The subject of this thesis is the eighth round of the General Agreement on Tariff and Trade negotiations (GATT). The round is called the Uruguay Round of Multilateral Trade Negotiations (MTN), and lasted from 1986 to 1994. Important issues to developing countries such as agriculture and textiles were included in the negotiation. The results of the negotiations were that an agreement on tariff reductions was reached, new issues were included and GATT was institutionalised through the establishment of the World Trade Organisation (WTO).
This study focuses on Norwegian agricultural policy and the developing countries in the Uruguay Round. How did Norway combine the goal of protecting national agricultural interests with the developing countries’ demands in the Uruguay Round? A Norwegian dilemma have been identified between these aspects, and the Norwegian Cabinet tried to solve this dilemma with a dualism in the Norwegian position, trying to establish a position that considered both the demands of the developing countries, and the Norwegian agricultural interests. Other areas important to developing countries such as textiles, tropical products and areas where Norway and the developing countries shared interests, were also underlined in an attempt to solve this dilemma.
Due to the liberalisations and economic growth in many of the developing countries it was important for the industrialised countries to include these countries in the world trading system. However, the developing countries expressed disappointment when the Final Agreement was reached. The countries meant that the given concessions were limited and the developing countries had expected deeper cuts in subsidies and more market access. The literature identifies both negative and positive consequences for the developing countries by the agreement. Some countries and regions benefited while Africa was regarded as the continent that might loose as a result of the agreement.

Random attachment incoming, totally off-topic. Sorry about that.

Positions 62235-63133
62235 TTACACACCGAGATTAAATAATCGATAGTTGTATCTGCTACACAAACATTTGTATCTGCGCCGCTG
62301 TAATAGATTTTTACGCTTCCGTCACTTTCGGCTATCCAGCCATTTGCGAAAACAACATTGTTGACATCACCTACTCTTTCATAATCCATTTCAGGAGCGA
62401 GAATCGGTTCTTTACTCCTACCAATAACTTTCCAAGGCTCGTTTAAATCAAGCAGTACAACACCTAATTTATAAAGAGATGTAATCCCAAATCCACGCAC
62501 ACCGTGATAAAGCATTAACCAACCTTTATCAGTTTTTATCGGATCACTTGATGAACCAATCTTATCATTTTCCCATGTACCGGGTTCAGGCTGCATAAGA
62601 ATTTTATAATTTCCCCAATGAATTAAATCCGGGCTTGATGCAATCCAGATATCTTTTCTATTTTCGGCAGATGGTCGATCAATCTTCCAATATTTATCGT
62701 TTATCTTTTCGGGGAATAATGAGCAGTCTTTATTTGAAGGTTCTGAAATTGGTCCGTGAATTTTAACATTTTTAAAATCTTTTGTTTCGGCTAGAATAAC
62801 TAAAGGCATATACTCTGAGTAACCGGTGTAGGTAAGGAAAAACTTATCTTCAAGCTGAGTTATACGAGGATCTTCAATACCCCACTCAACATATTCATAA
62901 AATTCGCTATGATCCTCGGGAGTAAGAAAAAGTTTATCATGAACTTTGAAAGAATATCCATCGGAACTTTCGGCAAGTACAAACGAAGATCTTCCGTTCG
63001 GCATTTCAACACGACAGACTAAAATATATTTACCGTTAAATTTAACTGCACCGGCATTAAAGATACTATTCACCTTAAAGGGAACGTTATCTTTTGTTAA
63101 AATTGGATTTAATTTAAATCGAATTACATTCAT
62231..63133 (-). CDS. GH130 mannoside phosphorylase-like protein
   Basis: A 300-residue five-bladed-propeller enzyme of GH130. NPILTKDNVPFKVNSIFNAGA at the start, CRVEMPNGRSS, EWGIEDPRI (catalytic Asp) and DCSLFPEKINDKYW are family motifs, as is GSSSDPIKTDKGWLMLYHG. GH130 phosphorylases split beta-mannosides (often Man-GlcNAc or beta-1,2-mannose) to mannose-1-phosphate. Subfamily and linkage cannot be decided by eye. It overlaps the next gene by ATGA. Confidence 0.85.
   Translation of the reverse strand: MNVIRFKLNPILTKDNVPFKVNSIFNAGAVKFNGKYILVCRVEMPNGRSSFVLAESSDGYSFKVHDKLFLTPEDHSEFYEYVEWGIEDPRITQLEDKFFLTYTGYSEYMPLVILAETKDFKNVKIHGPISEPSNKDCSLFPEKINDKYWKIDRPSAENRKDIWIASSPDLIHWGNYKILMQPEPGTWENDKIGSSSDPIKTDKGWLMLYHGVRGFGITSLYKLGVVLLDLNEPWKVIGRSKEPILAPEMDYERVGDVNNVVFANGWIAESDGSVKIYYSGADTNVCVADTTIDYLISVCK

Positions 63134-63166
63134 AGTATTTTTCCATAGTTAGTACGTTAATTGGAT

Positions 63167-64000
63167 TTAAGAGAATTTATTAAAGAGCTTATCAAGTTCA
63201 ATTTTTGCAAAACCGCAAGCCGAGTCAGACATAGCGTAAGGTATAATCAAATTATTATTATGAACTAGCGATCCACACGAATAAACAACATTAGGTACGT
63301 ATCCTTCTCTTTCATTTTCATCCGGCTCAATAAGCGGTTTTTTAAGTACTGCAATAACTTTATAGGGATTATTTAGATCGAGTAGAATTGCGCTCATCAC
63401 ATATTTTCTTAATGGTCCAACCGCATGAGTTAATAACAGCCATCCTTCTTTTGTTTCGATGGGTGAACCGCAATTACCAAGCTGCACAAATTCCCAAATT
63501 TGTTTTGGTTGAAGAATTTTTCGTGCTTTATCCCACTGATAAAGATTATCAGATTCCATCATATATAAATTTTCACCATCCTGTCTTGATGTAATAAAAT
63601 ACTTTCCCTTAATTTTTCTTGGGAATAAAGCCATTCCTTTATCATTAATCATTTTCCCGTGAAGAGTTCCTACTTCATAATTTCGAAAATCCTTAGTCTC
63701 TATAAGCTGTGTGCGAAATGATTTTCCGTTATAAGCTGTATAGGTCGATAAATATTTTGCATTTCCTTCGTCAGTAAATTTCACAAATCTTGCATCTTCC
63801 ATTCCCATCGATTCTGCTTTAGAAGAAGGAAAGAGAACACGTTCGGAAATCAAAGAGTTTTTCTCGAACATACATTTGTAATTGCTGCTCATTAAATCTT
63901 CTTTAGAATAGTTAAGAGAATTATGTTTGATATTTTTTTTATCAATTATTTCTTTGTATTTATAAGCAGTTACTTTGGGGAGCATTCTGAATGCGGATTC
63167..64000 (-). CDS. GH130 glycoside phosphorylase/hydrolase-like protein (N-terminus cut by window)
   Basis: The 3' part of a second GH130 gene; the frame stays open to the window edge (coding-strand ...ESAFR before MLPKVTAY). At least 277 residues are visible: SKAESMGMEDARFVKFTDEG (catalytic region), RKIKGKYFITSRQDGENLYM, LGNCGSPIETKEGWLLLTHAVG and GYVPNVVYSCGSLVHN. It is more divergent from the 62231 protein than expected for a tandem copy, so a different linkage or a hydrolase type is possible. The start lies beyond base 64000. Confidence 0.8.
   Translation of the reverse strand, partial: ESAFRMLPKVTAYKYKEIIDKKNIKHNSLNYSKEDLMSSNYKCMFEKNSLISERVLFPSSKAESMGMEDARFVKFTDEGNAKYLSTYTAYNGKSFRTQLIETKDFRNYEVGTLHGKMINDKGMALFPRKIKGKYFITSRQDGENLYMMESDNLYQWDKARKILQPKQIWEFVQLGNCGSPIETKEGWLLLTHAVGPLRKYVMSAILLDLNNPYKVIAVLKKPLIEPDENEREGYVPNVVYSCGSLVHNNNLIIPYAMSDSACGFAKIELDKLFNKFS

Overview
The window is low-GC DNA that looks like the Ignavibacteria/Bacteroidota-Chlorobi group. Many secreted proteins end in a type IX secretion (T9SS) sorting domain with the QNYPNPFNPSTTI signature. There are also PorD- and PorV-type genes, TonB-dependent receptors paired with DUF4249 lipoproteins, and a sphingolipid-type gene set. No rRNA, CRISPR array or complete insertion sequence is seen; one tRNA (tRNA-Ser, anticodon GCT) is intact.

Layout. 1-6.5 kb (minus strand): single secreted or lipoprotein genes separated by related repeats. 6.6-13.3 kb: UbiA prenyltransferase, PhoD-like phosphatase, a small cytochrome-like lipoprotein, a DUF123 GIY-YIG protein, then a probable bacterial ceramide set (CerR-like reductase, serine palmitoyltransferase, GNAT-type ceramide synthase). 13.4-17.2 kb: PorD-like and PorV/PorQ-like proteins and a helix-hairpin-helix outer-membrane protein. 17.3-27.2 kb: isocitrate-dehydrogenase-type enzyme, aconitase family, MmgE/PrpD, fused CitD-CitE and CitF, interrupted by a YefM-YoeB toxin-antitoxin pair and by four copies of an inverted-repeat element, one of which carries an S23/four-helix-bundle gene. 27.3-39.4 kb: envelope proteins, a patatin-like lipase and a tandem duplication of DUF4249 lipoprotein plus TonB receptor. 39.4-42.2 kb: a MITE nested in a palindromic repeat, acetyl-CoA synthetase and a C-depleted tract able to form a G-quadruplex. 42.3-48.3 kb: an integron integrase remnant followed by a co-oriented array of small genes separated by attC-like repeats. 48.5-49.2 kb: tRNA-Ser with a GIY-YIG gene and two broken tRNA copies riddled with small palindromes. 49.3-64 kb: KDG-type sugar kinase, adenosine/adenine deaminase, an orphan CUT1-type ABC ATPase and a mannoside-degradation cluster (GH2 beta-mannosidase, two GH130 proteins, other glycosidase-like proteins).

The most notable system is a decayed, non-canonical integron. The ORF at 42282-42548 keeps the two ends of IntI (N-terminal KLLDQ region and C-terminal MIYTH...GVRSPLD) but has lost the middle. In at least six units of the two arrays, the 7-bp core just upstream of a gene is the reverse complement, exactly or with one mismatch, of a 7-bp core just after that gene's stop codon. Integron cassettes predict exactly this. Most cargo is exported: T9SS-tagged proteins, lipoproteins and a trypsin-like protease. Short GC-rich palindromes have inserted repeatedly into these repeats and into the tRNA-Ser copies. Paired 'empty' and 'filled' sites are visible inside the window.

The Norwegian Cabinet underlined that protecting the agricultural sector was its main priority in the negotiations, however, it was stated that the quantitative restrictions on agriculture and textiles were in conflict with increased import from the developing countries. I have called this view the acceptance of incompatible interests perspective. By this acceptance the Cabinet stated that there existed a conflict between the interests of the developing countries and Norway in the field of agriculture. In the first phase of the negotiations, a united Storting refuted this conflict’s existence and argued that the Norwegian system was not a hindrance to increased import from developing countries, mainly due to the fact that Norway and developing countries had interests in different products. This perspective I have called the none interest conflict perspective.
Even though the Cabinet acknowledged that a conflict existed between Norwegian agricultural interests and the demands of the developing countries, the Cabinet stated that preferences to developing countries should be given in line with the Norwegian national goals in agricultural policy. This is a strong indication that it was the Norwegian agricultural interests that was the first priority. However, when realising that a new position had to be established, and by acknowledging the acceptance of tariffications, it may also be argued that Norway gave important concessions also to developing countries.